Daily Wine News: Military Technology

Posted by | Posted in Wine News | Posted on 03-06-2014


From Wikipedia.

“The kind of military technology that gave us missile launchers and nuclear bombs could have a surprisingly peaceful new application – accelerating the aging process of wine.” Wine-Searcher’s Erika Szymanski has the intel.

“I love going to shops that are part of larger chains but are in weird areas of the city, where people don’t do a lot of shopping for wine.” Maggie Hoffman asks a crew of superstar sommeliers for their wine shopping tips.

“Oh, and that darling Corison with her cabernet that’s built like a baby’s bottom all smooth and supple. I want a cab that makes me feel like I’m kissing a drunk lumberjack!” Harry Oldman comments on the Wine Writers Symposium.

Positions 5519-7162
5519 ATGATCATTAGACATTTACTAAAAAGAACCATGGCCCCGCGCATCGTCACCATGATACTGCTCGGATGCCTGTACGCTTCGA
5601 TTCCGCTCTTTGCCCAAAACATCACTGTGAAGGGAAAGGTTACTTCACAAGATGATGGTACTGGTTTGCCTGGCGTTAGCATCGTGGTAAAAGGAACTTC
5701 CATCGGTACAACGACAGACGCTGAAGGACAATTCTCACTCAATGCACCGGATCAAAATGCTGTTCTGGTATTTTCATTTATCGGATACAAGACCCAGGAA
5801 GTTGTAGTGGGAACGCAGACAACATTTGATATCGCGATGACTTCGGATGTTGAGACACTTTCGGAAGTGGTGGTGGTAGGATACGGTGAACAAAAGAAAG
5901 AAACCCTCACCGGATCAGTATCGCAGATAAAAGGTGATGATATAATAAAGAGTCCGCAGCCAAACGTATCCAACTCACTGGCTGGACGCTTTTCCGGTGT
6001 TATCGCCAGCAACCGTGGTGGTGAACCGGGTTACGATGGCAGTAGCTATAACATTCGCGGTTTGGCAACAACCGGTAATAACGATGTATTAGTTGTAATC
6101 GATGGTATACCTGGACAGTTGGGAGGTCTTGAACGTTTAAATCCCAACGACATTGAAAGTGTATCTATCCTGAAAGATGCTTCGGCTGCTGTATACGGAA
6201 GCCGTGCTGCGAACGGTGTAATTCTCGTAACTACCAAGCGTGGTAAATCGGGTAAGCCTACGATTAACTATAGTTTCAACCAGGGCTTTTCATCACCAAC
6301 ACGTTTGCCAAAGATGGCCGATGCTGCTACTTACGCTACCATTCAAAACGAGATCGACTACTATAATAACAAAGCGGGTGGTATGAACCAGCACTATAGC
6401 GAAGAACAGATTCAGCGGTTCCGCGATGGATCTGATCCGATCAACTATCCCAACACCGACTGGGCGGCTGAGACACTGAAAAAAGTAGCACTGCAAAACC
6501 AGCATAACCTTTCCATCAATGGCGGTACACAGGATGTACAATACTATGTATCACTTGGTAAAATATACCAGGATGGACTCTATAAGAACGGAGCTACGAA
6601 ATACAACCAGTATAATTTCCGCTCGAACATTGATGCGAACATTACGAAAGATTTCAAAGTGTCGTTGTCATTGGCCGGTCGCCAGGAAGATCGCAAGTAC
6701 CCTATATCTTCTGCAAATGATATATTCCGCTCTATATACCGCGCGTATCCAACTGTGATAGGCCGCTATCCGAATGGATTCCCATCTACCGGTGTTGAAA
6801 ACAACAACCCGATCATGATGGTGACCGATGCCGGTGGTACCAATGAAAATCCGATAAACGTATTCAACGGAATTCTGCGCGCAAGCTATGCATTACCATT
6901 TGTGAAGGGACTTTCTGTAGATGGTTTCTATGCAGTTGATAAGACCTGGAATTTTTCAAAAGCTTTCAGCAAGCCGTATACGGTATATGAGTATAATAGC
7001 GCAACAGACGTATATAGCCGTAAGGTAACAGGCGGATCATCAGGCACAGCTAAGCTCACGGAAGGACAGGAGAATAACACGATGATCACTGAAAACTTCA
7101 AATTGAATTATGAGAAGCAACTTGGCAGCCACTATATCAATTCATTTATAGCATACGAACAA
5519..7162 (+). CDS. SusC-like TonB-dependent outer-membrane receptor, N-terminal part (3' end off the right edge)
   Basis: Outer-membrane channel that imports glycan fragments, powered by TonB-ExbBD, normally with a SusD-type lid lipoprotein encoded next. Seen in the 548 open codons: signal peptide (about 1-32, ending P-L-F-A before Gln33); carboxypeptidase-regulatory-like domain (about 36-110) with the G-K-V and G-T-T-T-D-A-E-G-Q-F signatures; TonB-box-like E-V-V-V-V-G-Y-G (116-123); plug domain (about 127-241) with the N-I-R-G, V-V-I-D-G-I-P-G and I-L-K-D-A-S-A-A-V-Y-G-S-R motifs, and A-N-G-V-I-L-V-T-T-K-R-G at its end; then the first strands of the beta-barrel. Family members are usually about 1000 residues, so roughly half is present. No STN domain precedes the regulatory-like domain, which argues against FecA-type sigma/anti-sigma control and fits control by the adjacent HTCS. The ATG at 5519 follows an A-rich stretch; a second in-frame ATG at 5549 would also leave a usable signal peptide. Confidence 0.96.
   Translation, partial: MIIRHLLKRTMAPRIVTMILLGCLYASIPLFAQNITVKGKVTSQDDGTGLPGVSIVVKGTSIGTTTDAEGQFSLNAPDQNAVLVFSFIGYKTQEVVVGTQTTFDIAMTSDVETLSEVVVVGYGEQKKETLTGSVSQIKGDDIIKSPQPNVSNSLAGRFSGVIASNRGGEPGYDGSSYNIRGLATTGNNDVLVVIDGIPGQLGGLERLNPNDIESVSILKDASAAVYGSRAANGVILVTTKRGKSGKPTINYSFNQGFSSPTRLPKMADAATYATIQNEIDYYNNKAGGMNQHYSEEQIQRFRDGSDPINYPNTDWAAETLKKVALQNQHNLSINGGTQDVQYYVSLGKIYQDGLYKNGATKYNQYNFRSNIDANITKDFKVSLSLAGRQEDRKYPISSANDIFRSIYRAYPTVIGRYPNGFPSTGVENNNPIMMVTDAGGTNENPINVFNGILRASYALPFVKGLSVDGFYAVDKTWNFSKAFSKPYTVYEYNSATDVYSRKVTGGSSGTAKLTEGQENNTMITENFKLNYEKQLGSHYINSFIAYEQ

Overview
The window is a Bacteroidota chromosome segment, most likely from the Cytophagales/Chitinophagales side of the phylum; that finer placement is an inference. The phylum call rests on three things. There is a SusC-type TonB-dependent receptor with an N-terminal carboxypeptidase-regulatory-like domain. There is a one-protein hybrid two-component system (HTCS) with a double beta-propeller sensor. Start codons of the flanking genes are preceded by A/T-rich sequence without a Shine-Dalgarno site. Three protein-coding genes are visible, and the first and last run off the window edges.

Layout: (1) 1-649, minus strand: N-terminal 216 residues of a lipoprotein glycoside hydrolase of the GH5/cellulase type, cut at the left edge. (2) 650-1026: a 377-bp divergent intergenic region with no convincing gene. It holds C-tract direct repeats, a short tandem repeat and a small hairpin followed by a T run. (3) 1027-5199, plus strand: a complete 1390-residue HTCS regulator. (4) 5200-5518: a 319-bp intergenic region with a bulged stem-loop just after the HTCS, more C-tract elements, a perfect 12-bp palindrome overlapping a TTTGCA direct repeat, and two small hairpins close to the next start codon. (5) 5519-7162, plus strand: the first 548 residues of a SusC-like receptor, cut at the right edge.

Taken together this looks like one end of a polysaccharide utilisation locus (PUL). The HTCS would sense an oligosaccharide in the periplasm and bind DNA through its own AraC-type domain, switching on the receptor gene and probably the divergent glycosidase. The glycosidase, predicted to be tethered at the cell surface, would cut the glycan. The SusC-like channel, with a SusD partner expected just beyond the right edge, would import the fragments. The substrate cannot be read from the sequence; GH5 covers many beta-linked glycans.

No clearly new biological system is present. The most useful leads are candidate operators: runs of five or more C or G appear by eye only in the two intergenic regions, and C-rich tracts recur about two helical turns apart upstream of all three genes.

In Wine & Spirits, Luke Sykora chats about Riesling, Kadarka and sweet wines with Jeff Berlin of Oakland’s A Côté.

Frederic Panaiotis, the cellar master at Ruinart, fears that Champagne could become “a victim of its own hyperbole.”

Across California, winemakers are giving clay fermenters a close look. In Wines & Vines, Andrew Adams has the details.

“Don’t get me wrong, I love Old World wines. [But] I appreciate wine for the terroir.” FIG’s David McCarus drops some knowledge in Charleston City Paper.

Calling London: This event sounds awesome.

“The beauty of Pisco rests in its pure aromatic expression of the grape.” Lily-Elaine Hawk Wakawaka explains “How Peruvian Pisco is Made” — and links to some fun drink recipes.

In Punch, Watch an Artist Paint Jay Z & Ernest Hemingway with Wine.

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